On one of the island roads they meet a milk-maid, whom Mary asks to hold the child so that she may rest a while. The milk-maid declines, claiming that she has ten cows to attend to.
Further along the road they meet a second milk-maid,
who agrees to hold the child for a time.
She sings a lullaby to him and succles him to her breast. Although she has twice as many cows as the first milk-maid, she finishes her day's work in half the time and with four times as much milk!” (Newell: 104).

Not only does this story point out that proper rest can bring about productivity, but it also points to the importance of taking time to just be in the presence of God.

As important as outer rest is, there is an even greater significance of inner stillness.
stillness in the midst of activity.  
An awareness of God while living is unfolding.  
It’s what they’re calling these days mindfulness or being mindful.  Practicing being present.  

The story of Mary and Martha, where Martha is busy at work while Mary sits with Jesus, also suggests our need to be still in the presence of God.
Jesus says Mary has chosen the better way of being in the moment...

Would we like to be more present people?  

I officiated a funeral here yesterday for a well-known artist, Rain Parrish. In addition to pointing out the brilliance of her art work, one of the characteristics that continued to be affirmed and appreciated by those who shared about her was her ability to be present.
It was seen as a gift.  

It is said that when we are focused on something and something else calls for our attention we are distracted.
Or what about when we are doing something and we feel like we should be doing something else.  
We are distracted.  
How do we reframe distractions so that they may be signs from God that those distractions are, in fact, what we should be engaging rather than something else?

Last night after a busy week of reentry and a day of both a funeral and a wedding, I was needing to settle in and put a sermon together.  
Ruby wanted me to play with her; I hadn’t spent any time with her the entire day.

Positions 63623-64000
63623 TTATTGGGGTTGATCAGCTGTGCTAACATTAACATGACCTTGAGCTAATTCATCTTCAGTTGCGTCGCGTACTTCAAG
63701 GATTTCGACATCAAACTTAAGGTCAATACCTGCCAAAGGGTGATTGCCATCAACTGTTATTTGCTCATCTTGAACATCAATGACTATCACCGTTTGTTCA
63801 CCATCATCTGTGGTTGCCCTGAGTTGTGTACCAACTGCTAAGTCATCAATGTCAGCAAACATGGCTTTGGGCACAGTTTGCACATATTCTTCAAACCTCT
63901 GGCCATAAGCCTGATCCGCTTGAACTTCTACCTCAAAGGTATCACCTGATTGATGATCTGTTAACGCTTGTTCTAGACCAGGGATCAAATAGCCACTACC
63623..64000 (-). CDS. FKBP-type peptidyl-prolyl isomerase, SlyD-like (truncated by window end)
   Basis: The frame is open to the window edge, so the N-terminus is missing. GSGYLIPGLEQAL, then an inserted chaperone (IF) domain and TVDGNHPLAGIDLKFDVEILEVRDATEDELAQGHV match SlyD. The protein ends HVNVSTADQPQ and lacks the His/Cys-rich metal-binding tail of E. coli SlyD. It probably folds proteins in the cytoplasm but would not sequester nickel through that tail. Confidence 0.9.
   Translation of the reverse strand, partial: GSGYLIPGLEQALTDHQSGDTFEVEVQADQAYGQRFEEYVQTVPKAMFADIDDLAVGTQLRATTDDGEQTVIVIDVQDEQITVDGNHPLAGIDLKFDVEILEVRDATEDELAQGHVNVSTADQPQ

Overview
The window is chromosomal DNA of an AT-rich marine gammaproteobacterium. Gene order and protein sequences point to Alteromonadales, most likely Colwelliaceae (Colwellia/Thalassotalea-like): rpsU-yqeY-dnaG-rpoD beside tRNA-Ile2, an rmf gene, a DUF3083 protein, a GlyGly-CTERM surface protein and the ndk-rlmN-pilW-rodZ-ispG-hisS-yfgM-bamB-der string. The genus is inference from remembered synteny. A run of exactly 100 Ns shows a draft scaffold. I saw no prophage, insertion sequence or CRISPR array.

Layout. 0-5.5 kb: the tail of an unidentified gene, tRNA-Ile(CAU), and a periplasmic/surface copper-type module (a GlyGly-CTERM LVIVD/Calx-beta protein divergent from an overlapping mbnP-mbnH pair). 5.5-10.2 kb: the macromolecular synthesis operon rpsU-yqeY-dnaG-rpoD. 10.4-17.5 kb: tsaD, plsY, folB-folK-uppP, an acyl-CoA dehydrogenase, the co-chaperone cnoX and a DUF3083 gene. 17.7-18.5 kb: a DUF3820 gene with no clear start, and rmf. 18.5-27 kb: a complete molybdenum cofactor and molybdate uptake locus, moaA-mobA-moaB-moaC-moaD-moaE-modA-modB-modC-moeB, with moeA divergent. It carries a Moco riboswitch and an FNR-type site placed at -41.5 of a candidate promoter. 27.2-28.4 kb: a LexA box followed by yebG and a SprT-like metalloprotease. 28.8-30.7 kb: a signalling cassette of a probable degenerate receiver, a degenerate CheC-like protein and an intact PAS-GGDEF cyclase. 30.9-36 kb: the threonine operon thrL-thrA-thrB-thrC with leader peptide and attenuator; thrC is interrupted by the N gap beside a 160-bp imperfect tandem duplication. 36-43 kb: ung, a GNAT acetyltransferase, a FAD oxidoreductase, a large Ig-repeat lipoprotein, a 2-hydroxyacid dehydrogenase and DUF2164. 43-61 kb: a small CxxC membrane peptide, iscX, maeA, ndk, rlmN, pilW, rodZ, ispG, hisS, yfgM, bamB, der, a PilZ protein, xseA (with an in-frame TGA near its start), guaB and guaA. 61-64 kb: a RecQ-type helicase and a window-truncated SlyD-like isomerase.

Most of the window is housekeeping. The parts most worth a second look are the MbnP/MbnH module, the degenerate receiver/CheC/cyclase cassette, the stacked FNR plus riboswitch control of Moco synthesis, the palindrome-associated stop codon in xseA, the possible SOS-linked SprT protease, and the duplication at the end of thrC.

Which was the distraction?  
Where was I to focus my time and energy?

On the other hand, when there is work to be done,
how do we limit distractions in order to complete our tasks?  
The tv program, the office, points out brilliantly the absurdity of potential distractions as we try to “work.”
How many things would compete for our attention as we seek to focus on a task:
a text message, an email, a phone call, a co-worker wanting to chat,
or that unresolved problem in our personal life comes to mind...
We become skattered and frustrated, and our focus can easily drift to or facebook.

And then we don’t get done what we’d hoped,
and there is little time to focus on the family or volunteer at the shelter, or write a congress woman about the degradation of the environment

Newell gives one suggestion to help us out if we want to be still and quiet in order to be more present people: Prayer.

Prayer in the context of work. And meditative prayer

Prayer in the context of work and daily routine can create a stillness within.
An example, a common Celtic prayer was said or chanted at the preparation of the morning fire:

I will kindle my fire this morning
In the presence of the holy angels of heaven....

And as the flame caught fire the prayer would continue:

God, kindle Thou in my heart within
A flame of love to my neighbor,
To my foe, to my friend, to my kindred all...
O Son of the loveliest mary,
From the lowliest thing that liveth,
To the Name that is highest of all.

Maybe we can together find some useful prayers that would help us to more prayerfully engage our daily routines.
- As your brushing your teeth and getting ready in the morning.
- As your driving or riding to your destination
- Even simply praying before or after meals...or while your eating...engaging in prayer the gift that is food and drink, and all that has gone into making it possible for us to be having that meal!

And then Newell points to the more difficult form or prayer: meditation, as a means of being able to be more still and present people.

In the celtic tradition, we are encouraged to go away to a quite place and be still, as outlined in the scriptures: a teaching of Jesus.
When you pray, go into your room, close the door and pray to God, who is unseen. (Matthew 6:6)

15 minutes a day...of quiet stillness...engaging scripture, chant, silence, sitting.
“Meditation in part is about being reconnected to the stillness of God.  It is being reconnected to the stillness that is at the heart of life.

On day 7 God rested.

I hope that in some ways these words, and the overall introduction to Celtic spirituality has been refreshing, challenging, and life-giving.
And that in this final day, the concept of rest and stillness, which I believe most of us would like to practice,
would be something we could pursue together.

Christiann had suggested during a worship planning meeting that we get rid of a lot of the normal stuff that we pack into a service of worship to allow an extended space to just sit and be.
A great idea.  
I would encourage any of you who would like to engage a more meditative style of worship, to attend Taize services on Thursday evenings from 5:30 to 6.
A life-giving and sacred time.  

But, for this morning, in the very least, I want us to engage a chant which you may want to incorporate as part of your own practice...

silence, which I will end by ringing a bell
- a time of spoken prayer.   

The words of the chant are “Be Still And Know that I am God”